Pakistani women often provide hands-on end-of-life-care. Yet, outside of their immediate community, little is known about their experience of death, dying, bereavement and caring. This project aims to reach, hear and uncover the experiences of the ‘unheard’ – Pakistani women living in under-served areas of Bradford.
Womenzone, a Bradford-based charity which aims to empower, inspire and enrich the lives of locally-based women have collaborated with The Leap, another Bradford-based charity. They aim to inspire people to create, and also have experience of supporting grass-roots and culturally sensitive approaches to art.
The use of art sparked ideas between local poet Sharena Lee Satti and The Leap, which allow ‘Uncovering’ to capture the testimonies in a respectful and accessible way. By using oral poetry the project will connect Islamic oral traditions to community connection. It also aims to open up broader lines of communication – within and beyond this community.
arts and culture are historically successful tools which have been used to discuss, highlight and explore social and tabooed issues and topics for centuries. Supporting the grief that goes alongside losing a loved one with a creative outlet will allow the women to create something from their experience.
This project is delivered in partnership with WomenZone, poet Sharena Lee Satti, local Palliative Care Doctor Jamilla Hussain, and The Leap, Bradford.
3/ Blue Life Plaques
Single Homeless Project support vulnerable and homeless people across London, supporting them to lead a fulfilling life. Through their art programme Arthouse, a series of creative workshops will explore the fragility of life, and will ask a key question: ‘how will you be remembered when you no longer exist?’
The Blue Life plaques project aims to switch the narrative for these groups from daily survival to one celebrating life, future goals and personal legacy. The plaques, made through sculpture casting, carving and mould making, re-invent the famous English Heritage plaques. Participants will photograph their plaques in personally-important public spaces across London, and discuss life’s fragility in an in-house podcast.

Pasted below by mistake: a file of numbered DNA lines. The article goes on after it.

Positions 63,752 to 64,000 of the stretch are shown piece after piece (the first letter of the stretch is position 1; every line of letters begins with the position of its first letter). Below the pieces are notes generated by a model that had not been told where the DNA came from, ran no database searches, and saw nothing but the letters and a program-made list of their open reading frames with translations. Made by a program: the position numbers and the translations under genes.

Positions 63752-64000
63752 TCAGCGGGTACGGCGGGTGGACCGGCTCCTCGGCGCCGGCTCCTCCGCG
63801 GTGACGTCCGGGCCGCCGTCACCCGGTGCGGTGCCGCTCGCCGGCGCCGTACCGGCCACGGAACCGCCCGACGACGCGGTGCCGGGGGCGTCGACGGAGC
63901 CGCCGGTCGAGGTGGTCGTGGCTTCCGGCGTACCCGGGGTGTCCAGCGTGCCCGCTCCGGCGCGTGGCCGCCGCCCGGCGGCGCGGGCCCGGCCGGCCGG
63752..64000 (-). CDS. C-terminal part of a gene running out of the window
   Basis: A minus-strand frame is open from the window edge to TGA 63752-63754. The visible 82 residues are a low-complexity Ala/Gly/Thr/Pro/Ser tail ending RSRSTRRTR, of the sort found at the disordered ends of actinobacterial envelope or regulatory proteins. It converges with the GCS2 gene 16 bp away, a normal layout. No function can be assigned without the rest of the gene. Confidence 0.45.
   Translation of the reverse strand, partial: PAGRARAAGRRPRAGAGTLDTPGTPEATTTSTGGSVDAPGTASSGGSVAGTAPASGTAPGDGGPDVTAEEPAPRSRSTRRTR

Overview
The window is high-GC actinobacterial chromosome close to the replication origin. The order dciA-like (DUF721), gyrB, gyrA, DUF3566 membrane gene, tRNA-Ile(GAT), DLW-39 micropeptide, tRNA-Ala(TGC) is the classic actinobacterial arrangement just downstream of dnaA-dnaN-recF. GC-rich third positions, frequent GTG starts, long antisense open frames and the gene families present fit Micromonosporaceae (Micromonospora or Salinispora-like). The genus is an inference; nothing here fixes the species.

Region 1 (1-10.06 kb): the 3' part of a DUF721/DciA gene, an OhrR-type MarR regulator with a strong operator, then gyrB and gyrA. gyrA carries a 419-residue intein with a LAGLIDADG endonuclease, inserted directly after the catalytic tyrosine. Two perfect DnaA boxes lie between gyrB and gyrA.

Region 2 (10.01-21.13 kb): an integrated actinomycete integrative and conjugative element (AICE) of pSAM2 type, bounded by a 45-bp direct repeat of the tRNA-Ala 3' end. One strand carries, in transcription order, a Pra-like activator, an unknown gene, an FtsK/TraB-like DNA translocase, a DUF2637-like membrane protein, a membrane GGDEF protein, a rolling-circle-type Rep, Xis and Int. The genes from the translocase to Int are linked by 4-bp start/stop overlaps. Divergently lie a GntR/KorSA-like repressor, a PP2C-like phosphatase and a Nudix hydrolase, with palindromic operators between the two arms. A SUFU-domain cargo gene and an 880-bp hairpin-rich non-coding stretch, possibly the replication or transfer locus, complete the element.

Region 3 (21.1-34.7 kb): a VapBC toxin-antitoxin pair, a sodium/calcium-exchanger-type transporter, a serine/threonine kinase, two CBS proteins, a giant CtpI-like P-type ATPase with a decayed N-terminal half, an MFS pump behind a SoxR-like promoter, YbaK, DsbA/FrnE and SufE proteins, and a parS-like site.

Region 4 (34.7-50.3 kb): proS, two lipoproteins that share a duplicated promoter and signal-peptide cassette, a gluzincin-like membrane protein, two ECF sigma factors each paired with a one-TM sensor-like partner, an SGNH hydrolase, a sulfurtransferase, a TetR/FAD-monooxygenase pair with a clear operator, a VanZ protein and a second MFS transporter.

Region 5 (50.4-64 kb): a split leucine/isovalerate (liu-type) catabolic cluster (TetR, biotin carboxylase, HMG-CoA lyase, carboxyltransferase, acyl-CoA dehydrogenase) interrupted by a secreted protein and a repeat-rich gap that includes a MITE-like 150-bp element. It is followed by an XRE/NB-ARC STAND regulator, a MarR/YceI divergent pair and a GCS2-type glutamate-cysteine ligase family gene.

This project utilises art as a tool to engage in a skill-based activity whilst offering a safe, inclusive space to sensitively open up discussions around death, encouraging conversations about living, not just surviving and self-neglect.
Single Homeless Project’s Arthouse commented,
we believe everyone has the right, need and potential to make art. Art can provide that crucial first step in opening up conversations around death in a non-intimidating or ‘unscary’ way. Using art as a tool to break down social taboos provides opportunities for people to reflect on their own life and narrative and encourages them to think beyond their own personal borders.
This project is delivered by Single Homeless Project, London.
4/ Let Us Talk About Dying Matters
Let Us Talk About Dying Matters works with people from communities in Barking and Dagenham to help their members cope with the bereavement process – with the help of skilled comedians.
The aim is that the use of comedy will help bereaving individuals who are expected to show strength in dealing with bereavement. Breaking the status quo will ultimately allow them to move on and deal with the situation more easily.
The project owners commented:
art and culture are important tools in opening conversation on death and dying – as an icebreaker in initiating discussion, or by allowing people to socialise and seek help, find friends and meet others who are in the same situation. This in turn can initiate solutions from within those affected, and help start support groups that can continue providing support beyond the period of this project.
This project is delivered by East African Education Foundation, Barking and Dagenham